6-46.4.3.1 Specimens of trim shall be tested for retroreflectivity
6-46.1.2 Trim materials shall be tested for each procedure
when wet as specified in Annex A, “Method of Measuring Wet
specified in 6-46.4.
Retroreflective Performance,” of EN 471, Specification for High
6-46.2 Specimens. Visibility Warning Clothing, at a rate of 110 mm/hr (4 5/16 in./hr).
6-46.2.1 A minimum of three trim test specimens shall be tested. 6-46.4.3.2 The coefficient of retroreflectivity (Ra) shall be
measured as specified in 6-46.4.1, 2 minutes, ±15 seconds after
6-46.2.2 Each trim test specimen shall be 100 mm (4 in.) in the rainfall exposure has been started.
length by the width of the finished trim product. Where ret-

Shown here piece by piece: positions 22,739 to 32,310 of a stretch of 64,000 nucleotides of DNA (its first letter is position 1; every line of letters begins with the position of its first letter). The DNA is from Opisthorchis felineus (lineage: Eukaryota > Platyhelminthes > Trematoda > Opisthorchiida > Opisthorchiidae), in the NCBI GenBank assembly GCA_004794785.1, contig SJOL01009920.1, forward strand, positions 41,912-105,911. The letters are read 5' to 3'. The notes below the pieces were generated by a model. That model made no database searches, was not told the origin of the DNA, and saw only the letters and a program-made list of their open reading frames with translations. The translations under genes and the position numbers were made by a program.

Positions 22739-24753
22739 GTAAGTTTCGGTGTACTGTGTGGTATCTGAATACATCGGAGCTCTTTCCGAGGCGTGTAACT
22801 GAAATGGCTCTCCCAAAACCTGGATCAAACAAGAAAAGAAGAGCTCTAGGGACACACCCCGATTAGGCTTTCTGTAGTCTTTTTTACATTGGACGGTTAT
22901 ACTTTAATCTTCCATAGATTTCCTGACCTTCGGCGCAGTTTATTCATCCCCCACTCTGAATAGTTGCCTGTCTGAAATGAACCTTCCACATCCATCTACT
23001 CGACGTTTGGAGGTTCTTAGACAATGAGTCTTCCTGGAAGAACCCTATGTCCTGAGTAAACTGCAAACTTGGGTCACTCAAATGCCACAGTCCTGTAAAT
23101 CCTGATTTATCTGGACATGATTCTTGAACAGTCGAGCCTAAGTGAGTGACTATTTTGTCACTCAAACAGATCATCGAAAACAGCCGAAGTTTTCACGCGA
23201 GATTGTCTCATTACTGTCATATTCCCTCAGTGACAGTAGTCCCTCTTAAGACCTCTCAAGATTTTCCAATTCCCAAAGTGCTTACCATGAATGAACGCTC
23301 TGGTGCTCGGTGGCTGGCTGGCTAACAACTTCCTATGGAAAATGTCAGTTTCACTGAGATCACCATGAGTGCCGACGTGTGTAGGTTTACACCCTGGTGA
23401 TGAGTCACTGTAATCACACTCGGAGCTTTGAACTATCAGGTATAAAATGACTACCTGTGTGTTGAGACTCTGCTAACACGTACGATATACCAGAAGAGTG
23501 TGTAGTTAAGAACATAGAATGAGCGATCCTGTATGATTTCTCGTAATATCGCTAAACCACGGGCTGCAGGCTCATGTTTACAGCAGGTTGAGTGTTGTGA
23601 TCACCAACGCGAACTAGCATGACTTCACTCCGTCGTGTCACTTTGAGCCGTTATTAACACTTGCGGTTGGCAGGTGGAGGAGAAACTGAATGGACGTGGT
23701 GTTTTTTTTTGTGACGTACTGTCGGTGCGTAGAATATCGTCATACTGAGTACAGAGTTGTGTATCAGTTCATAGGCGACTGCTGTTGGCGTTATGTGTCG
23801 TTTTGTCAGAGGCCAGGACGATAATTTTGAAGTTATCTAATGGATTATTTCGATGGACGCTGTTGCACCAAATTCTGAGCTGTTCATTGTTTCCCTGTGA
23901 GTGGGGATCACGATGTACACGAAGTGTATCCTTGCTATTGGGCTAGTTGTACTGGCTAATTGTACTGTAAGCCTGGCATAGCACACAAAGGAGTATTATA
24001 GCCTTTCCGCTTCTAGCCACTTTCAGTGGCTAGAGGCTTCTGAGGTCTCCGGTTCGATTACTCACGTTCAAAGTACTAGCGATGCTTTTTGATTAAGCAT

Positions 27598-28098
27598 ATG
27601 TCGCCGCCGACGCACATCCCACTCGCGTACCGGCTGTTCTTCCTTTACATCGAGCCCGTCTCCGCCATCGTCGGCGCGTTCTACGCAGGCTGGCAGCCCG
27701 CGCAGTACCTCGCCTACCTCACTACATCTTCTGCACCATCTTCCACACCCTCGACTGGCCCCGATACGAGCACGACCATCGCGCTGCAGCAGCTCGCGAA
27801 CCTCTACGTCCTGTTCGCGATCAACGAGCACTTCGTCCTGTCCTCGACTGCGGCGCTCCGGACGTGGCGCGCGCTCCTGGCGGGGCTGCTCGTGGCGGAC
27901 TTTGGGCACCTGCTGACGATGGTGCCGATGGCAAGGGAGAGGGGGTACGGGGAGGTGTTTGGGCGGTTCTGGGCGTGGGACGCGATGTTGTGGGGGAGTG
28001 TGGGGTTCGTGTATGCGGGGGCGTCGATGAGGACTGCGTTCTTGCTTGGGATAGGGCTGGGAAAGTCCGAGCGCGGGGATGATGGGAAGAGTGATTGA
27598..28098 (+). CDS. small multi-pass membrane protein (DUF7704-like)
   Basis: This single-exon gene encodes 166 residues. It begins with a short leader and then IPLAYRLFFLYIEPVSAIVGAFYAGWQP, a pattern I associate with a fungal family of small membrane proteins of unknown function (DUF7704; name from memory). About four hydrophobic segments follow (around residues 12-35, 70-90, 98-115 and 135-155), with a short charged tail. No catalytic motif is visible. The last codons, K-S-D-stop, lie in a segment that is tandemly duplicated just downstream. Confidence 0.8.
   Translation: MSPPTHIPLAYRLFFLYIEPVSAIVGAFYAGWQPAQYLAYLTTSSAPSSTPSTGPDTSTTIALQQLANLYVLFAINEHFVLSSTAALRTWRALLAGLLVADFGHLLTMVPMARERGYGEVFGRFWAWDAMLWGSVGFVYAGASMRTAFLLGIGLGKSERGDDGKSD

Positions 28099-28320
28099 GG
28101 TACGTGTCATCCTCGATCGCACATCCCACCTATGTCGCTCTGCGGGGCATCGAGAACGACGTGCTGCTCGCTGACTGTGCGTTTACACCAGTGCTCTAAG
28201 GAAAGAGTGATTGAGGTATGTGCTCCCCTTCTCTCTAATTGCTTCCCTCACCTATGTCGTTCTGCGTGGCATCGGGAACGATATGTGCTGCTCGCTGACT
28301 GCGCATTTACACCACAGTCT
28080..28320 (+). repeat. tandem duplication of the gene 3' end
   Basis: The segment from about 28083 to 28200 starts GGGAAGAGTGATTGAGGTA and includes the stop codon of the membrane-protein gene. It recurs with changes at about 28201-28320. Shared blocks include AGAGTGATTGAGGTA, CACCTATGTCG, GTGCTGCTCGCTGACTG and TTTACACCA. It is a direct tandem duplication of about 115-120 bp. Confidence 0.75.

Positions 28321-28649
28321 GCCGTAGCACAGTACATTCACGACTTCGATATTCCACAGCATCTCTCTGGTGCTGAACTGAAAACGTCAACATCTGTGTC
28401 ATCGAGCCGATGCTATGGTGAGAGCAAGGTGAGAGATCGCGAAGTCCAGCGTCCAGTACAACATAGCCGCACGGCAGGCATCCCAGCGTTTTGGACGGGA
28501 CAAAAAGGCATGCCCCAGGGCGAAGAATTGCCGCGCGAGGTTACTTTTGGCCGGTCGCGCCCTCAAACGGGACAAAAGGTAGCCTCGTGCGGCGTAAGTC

roreflective and nonretroreflective surface areas are com- 6-46.4.4 Convective Heat Exposure Test.
bined to form a trim, the specimen shall consist of the 6-46.4.4.1 Specimens of trim shall be tested for retroreflectiv-
retroreflective and nonretroreflective portions of the finished ity after convective heat exposure as specified in 6-1.5.
trim product.
6-46.4.4.2 The coefficient of retroreflection (Ra) shall be mea-
6-46.3 Sample Preparation. sured as specified in 6-46.4.1.
6-46.3.1 Samples for conditioning shall include 305-mm 6-46.4.4.3 The fluorescence shall be evaluated as specified
(12-in.) long sections of trim. in 6-46.4.2.
6-46.3.2 Specimens shall be conditioned as specified in 6-1.3. 6-46.5 Report.
6-46.4 Procedures. 6-46.5.1 The coefficient of retroreflection (Ra) shall be
6-46.4.1 Measurement of Coefficient of Retroreflection. reported for each specimen. The average Ra of all specimens